Focus on financial services  

Competition law has played a key role in the response to the financial crisis. Rules governing state aid have been considered in a record 50 cases in the past six months. Emergency acquisitions of distressed companies have been assessed for compliance with merger control rules in exceptionally short timeframes. Competition and consumer protection authorities across the world have emphasised that they may be flexible on procedure but stated that they will not compromise on principles.  

Against this background, it is of no surprise that the Office of Fair Trading (OFT), in its draft financial services strategy, has indicated that it will ‘sharpen’ its focus on the financial services sector and that it will continue strongly to enforce competition and consumer protection laws, ‘ensuring that the sector that emerges from the current crises is competitive and behaves fairly and responsibly towards consumers’. In its consultation document the OFT announces its intention to review the unsecured consumer credit sector. It also lists the other work that is ongoing in its review of the financial services industry.  

The consultation on the financial services strategy will run until 12 June 2009. A final financial services plan, taking account of the consultation responses, will be published in July 2009.  

Guiding principles  

The OFT notes a number of consequences of the financial crises and economic downturn, including:  

  • re-pricing products for existing customers;
  • increases in practices designed to make money from over-indebtedness and distress;  
  • a reduction in competition with firms going out of business; and  
  • an increased risk of co-ordination between firms as they collectively try to maintain profitability.  

In response the OFT intends to ‘sharpen’ its ‘financial services focus over the coming year’. Its priorities will be set by reference to two principles:  

  • 'to promote fairness and responsibility in the relationship between the credit industry (including banks and debt businesses) and their customers to deal with the immediate issues facing consumers’; and  
  • ‘to play a strong role as an advocate of choice and competition, in the UK and internationally, to ensure that as public decisions are necessarily made to deal with the current crisis, they do not harm competition over the long term and thus reduce the future growth of the UK economy’.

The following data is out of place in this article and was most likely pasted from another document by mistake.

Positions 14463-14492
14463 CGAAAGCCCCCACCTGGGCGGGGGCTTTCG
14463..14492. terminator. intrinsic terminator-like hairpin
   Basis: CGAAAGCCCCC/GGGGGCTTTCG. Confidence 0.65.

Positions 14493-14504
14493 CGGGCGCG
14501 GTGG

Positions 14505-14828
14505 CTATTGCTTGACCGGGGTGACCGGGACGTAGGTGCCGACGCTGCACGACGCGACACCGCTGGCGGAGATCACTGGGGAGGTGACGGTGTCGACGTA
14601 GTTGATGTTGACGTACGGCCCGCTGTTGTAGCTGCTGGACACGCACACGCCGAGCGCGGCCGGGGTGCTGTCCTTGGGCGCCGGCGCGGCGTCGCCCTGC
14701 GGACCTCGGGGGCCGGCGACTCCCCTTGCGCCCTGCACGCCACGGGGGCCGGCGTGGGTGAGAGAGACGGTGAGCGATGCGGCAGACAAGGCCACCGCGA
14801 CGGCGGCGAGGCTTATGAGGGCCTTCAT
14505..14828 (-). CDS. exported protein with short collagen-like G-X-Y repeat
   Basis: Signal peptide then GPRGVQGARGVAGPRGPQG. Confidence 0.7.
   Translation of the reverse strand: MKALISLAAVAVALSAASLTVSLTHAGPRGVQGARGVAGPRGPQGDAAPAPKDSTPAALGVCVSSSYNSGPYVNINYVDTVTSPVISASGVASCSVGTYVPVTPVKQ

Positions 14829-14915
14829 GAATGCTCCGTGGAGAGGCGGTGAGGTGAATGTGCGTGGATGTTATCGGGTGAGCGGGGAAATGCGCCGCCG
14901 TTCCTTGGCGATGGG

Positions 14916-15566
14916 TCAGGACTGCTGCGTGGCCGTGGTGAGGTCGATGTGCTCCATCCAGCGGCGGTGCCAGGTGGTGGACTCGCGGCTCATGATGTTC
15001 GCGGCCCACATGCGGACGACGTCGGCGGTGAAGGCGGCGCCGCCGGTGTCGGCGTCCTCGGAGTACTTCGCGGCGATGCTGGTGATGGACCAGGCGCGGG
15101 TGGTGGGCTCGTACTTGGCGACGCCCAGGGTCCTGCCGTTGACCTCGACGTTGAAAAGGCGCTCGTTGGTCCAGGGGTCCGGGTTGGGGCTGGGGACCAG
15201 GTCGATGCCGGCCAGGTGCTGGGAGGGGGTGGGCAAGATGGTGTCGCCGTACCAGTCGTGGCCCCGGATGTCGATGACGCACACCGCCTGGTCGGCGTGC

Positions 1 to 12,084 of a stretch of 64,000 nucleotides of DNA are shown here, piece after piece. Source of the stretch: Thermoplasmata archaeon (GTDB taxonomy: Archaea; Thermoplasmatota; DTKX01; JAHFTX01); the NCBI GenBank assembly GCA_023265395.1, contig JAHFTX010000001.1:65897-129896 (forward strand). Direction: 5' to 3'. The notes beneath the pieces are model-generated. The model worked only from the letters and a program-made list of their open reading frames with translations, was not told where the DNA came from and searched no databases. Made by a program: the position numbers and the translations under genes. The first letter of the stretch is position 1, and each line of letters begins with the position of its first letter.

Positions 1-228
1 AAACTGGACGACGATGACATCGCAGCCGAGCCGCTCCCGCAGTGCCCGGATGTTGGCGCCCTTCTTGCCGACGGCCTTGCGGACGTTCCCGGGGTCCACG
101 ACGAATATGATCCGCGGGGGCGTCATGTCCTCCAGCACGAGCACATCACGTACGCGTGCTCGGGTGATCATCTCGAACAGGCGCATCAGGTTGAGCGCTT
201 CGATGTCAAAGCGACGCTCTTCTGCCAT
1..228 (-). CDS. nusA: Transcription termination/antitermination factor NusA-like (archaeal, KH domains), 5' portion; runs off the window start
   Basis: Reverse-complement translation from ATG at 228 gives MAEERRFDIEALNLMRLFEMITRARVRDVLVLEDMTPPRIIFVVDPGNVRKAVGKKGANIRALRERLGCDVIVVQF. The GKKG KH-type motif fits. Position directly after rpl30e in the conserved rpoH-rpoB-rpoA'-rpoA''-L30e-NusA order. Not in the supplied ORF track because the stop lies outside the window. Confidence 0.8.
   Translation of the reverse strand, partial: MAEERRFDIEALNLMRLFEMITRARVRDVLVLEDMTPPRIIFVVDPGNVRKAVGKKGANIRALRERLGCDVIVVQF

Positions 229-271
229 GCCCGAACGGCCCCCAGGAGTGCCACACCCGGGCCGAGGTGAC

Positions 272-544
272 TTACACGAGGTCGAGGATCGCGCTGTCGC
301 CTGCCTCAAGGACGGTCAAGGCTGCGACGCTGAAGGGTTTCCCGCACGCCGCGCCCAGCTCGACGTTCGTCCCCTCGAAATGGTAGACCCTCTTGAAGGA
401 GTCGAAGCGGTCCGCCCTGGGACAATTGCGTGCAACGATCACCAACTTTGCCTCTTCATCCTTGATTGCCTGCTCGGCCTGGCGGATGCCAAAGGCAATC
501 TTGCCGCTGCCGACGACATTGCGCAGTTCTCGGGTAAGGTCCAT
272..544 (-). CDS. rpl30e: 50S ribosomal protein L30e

The OFT believes that particular attention will need to be paid to how the government withdraws from the banking sector.

Review of the unsecured consumer credit sector  

The first new initiative announced is a review of the unsecured consumer credit sector to examine:

  • consumer behaviour and decision-making;
  • the degree of transparency on pricing;  
  • how risk-based pricing operates;  
  • whether the right incentives are in place for suppliers to provide consumers with the products that are right for them; and  
  • whether there are significant concerns regarding the information passed between lenders and credit reference agencies and its use as part of responsible lending decisions.  

The review follows investigations into the supply of consumer credit, the supply of store cards, sale-and-leaseback arrangements and unarranged overdraft charges.  

The OFT has invited views on the scope of the unsecured consumer credit review by 8 May 2009. The review itself will start in summer 2009.  

Other ongoing initiatives

The OFT lists a number of other ongoing initiatives in the sector, including:  

  • the ‘irresponsible lending’ project launched in August 2008. Its aim is to set out what the OFT considers to be ‘irresponsible lending’ (within the meaning of the Consumer Credit Act 1974). Draft guidance is likely to be issued for consultation by summer 2009 and the project is expected to be finished by the end of 2009;  
  • the consultation on draft guidance for businesses engaged in second charge lending published on 13 February 2009. The consultation runs until 8 May 2009;  
  • an investigation into the fairness of fees charged by banks for the provision of unarranged overdrafts and returning items. The OFT expects to reach a final decision this year;  
  • monitoring the use of charging orders as a method of enforcing judgment debts, where the debts originally arose under regulated consumer credit agreements. The OFT has written to a number of creditors seeking further information;  
  • a review of compliance with the OFT’s debt management guidance. The review is expected to start in mid-2009;  
  • work with stakeholders, as a result of the market study into personal current accounts, to improve the transparency of costs and promote greater confidence in the switching process;  
  • work to ensure that payment systems are subject to the benefits of the competitive process and responsive to customer needs; and  
  • work with the Competition Commission and Financial Services Authority on the implementation of payment protection insurance remedies.  

Conclusion  

The OFT’s confirmation that it will continue to focus on the financial services sector is not surprising. However, this attention and the various OFT consultations outlined above give financial services providers a significant opportunity to influence the enforcement of competition and consumer protection policy for the future. A number of initiatives referred to by the OFT in its strategy document are still open for the submission of views by interested parties. In particular, the intended review of the unsecured consumer credit market is open for consultation on its scope.  

The OFT is looking to ensure that competition is not harmed in the long term and, thus, the future growth of the UK economy is not reduced. Policy decisions made now may therefore have far-reaching consequences in the future.